At 9 a.m. we stop at Gombe, so breakfast, first on rice and stew, then on my own muesli and a litre of UHT milk. Breakfasts after tomorrow can look after themselves. When I go out looking for water (there was none at Maiduguri station), none is available here either, but a fellow approached with a five gallon black plastic container as I stare out at the wide dusty empty streets. “It is too far away” he says, and fills my canteen with ‘pump’ water. He goes to Ibadan, which is two, three, maybe four days away in his expectation.
A railwayman has come over to chat with the mad foreigner, and explains that our thirty-year old engine is “Not strong”, so was away being repaired. So much for diesel technology. Steam engines can and do last for a century, and can be maintained and even built by simple technology. Think about it. A steam engine has just a few moving parts (wheels, pistons and connecting rods), none of which are exposed to hot corrosive gases, whereas diesel-electric engines require high technology’s horde of high precision complexly interconnected components, that are neither rugged nor readily maintained in the poor world. Ah, steam.
Out in the marshalling yard, old steam shunting engines sit abandoned. Since mainline engines now have to be pressed into shunting duty, for which the high starting torque of steam is far better suited, why not revive them? Ah, but it would not be modern, and to be modern means all the added complexity of an electric generator to supply an electric motor. All because the load of a heavy train is too much for a clutch to handle when starting from a stop, and a diesel delivers zero torque at zero rpm. Meanwhile, we’re still here.
At 11:30 there are toots from the front, and shortly we drift away from the station. An hour later we’re stopped in nowhere so I go out for a look at our engine. A second engine is in tow, and the first is briefly restarted at 1:10, belching great clouds of black smoke. A pool of oil lies on the sand below, like blood from a disembowelled elephant, while the assistant hammers something, under the instruction of the driver who is leaning out of the cab’s window and fiddling with controls. Passengers stand around watching, having nothing much else to do. At 1:15 a toot and the train slowly starts moving while passengers wait for their carriage to come level with where they’re standing.
We slowly glide into Bomala, a station house in nowhere, besides some sidings. Only 695 of 1,118 miles to go. About one third gone in 29 hours, soÃ¯Â¿Â½ 60 hours to go at this rate. Arriving at Lagos just as the weekend starts will not do me much good, as I need to obtain a visa for Benin before I flee the city. Thus long delays are not a troubling prospect, only short ones.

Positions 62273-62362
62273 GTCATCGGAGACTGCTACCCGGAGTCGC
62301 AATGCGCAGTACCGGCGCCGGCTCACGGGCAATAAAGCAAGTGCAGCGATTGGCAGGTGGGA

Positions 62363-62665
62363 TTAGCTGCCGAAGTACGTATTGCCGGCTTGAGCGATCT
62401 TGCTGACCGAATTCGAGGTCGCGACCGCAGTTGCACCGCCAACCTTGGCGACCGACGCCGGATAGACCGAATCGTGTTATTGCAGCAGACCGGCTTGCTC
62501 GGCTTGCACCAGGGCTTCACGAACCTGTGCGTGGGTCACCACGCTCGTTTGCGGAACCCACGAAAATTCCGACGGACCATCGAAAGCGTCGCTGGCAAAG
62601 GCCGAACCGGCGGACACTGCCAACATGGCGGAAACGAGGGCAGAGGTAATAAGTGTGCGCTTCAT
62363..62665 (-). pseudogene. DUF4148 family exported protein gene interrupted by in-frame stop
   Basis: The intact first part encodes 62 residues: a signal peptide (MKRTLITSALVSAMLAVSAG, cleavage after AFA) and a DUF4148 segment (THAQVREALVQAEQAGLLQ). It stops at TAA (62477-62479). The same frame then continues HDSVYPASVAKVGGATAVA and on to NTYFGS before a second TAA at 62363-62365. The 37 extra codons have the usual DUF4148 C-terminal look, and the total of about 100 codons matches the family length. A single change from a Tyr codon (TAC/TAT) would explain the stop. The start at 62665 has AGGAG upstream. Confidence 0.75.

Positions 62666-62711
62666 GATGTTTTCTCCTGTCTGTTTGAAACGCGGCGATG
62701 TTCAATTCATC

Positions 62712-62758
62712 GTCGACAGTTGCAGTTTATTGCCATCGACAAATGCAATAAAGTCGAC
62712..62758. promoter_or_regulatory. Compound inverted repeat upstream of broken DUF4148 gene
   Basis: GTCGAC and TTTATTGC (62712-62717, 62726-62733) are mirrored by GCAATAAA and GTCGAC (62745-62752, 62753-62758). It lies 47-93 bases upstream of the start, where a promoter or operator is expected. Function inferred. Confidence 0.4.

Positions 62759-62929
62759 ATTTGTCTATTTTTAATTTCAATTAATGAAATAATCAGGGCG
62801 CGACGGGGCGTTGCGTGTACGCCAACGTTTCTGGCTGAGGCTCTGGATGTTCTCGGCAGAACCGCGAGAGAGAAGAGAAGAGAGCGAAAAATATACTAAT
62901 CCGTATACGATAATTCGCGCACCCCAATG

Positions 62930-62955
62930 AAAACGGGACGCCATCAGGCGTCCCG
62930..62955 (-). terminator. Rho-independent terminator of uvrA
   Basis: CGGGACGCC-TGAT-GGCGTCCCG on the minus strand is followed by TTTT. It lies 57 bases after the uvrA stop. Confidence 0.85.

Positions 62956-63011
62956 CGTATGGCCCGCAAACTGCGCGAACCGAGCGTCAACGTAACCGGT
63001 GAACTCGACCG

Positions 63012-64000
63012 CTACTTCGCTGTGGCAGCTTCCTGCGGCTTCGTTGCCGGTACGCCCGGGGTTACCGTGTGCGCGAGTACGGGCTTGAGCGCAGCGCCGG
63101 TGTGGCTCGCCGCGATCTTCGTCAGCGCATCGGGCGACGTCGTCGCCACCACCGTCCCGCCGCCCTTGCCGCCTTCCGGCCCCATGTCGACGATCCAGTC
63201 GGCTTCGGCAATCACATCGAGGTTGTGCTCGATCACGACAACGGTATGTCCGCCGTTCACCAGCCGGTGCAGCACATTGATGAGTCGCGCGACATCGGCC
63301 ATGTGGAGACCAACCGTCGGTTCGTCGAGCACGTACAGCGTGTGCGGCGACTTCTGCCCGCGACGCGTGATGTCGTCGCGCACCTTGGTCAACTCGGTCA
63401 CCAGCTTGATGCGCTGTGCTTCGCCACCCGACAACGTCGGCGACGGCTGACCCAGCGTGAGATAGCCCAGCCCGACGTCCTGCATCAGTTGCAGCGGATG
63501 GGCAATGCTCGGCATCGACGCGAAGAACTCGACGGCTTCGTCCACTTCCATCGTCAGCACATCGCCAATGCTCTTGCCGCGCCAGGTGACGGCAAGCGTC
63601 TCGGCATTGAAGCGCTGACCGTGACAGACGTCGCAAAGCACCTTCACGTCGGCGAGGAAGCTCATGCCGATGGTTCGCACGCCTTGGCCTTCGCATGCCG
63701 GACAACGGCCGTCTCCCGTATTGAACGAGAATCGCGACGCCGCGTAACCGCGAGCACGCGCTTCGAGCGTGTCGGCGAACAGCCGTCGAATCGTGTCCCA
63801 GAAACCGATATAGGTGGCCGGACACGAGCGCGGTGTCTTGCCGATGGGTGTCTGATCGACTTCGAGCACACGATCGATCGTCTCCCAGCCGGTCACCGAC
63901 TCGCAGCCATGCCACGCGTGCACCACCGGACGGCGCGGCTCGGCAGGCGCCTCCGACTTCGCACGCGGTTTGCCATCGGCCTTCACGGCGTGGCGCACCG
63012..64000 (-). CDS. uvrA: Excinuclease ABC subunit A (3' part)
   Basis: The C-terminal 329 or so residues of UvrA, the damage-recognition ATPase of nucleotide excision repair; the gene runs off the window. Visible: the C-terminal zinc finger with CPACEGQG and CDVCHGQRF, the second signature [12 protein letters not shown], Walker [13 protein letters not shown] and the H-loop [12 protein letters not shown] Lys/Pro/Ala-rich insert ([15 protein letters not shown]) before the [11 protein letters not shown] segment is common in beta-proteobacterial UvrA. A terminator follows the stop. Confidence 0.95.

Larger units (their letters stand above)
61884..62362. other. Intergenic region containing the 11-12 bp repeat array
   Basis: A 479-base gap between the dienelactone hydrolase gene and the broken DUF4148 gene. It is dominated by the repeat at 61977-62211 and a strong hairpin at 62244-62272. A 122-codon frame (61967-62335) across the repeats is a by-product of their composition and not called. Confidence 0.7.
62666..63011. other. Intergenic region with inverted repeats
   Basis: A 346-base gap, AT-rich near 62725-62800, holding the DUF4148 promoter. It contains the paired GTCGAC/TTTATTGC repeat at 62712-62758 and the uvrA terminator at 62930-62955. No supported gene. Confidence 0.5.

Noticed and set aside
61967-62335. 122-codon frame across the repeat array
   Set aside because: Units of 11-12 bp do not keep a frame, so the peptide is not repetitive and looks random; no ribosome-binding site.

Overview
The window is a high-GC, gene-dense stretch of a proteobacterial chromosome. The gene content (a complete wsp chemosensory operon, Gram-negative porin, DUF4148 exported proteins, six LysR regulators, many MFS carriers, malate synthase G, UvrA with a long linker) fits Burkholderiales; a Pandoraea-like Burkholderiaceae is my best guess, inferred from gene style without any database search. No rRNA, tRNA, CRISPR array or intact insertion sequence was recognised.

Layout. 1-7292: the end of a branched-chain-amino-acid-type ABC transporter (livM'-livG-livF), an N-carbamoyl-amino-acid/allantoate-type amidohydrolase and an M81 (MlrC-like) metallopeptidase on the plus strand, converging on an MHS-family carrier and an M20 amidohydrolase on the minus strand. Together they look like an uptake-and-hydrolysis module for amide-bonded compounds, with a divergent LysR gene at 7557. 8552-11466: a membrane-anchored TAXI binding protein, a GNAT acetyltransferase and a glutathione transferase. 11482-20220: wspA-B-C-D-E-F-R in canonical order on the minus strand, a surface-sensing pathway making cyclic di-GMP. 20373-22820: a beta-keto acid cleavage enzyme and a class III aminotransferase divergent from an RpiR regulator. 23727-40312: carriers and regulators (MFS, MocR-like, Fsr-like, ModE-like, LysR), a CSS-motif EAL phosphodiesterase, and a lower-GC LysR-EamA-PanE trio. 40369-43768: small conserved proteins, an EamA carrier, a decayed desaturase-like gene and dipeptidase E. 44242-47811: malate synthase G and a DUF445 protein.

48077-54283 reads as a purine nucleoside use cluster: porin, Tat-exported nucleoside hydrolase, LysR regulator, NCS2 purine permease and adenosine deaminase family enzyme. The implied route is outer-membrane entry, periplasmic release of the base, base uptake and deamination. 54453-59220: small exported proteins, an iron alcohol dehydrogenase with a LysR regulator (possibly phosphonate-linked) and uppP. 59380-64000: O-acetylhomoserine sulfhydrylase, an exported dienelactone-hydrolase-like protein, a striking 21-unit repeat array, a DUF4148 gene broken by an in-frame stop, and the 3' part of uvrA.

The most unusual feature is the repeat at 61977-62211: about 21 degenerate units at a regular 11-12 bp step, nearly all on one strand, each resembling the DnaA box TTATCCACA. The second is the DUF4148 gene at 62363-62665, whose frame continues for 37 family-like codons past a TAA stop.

From the station room comes the sound of a hand-cranked telephone, then shouts echo forth. Evidently, there is little cloth furniture. Outside is a Muslim prayer enclosure, and according to my compass it is some thirty degrees too far around. It should be north of East, rather than south, but the faithful prove unresponsive. Perhaps the magnetic deviation here is large. I can’t be bothered setting up a sundial, as best results require observations on both sides of noon, and some hours.
There are some Chinese here, so I surprise them with a “Ninhao!” (about all that I can remember) and am in turn surprised as one is from Lanzhou, a city I’ve visited so I show him my pocket notebook with the ideograms to request “One person, hard sleeper, middle bunk, to Lanzhou, tomorrow evening” from the ticket seller. He explains that the Nigerian railway tracks are being ‘rehabilitated’ in a U$500,000,000 contract whose direction was won by the Chinese. It is desperately needed, the first significant effort since colonial days. It is not only their expertise that is imported, there is a Chinese style engineer’s railvan present, which causes a stir when it departs at 2:45. Apparently it was to drop someone off at a road crossing ahead, which we could have done, so now we must wait for its return. Our engine continues to tick over, with a fellow messing with the air hose, but there is no other activity to suggest a fresh problem.
At 3:15 the railvan returns, and we continue to wait.
3:25 A toot.
3:36 MoreÃ¯Â¿Â½ And we move! Thirty yards. Stop.
4:25 Fresh toots.
4:28 We move off, as the railvan comes up from behind on a parallel track, with some fellows who jump off and must run to transfer to us, as if we couldn’t have waited another minute.
This time we continue steadily, over a rolling plateau. I view a dusty sunset at six, then retire for a snooze as there is again no electricity for the second night. Perhaps the generator had switched itself off by running out of fuel. I think we reached Bauchi some time around nine. At ten I go out for a look, as my snooze is again plagued by a series of howls and screams. Little is happening. There are a few people squatting around pots of food but no drink vendors, so as I have already eaten, back to my bunk.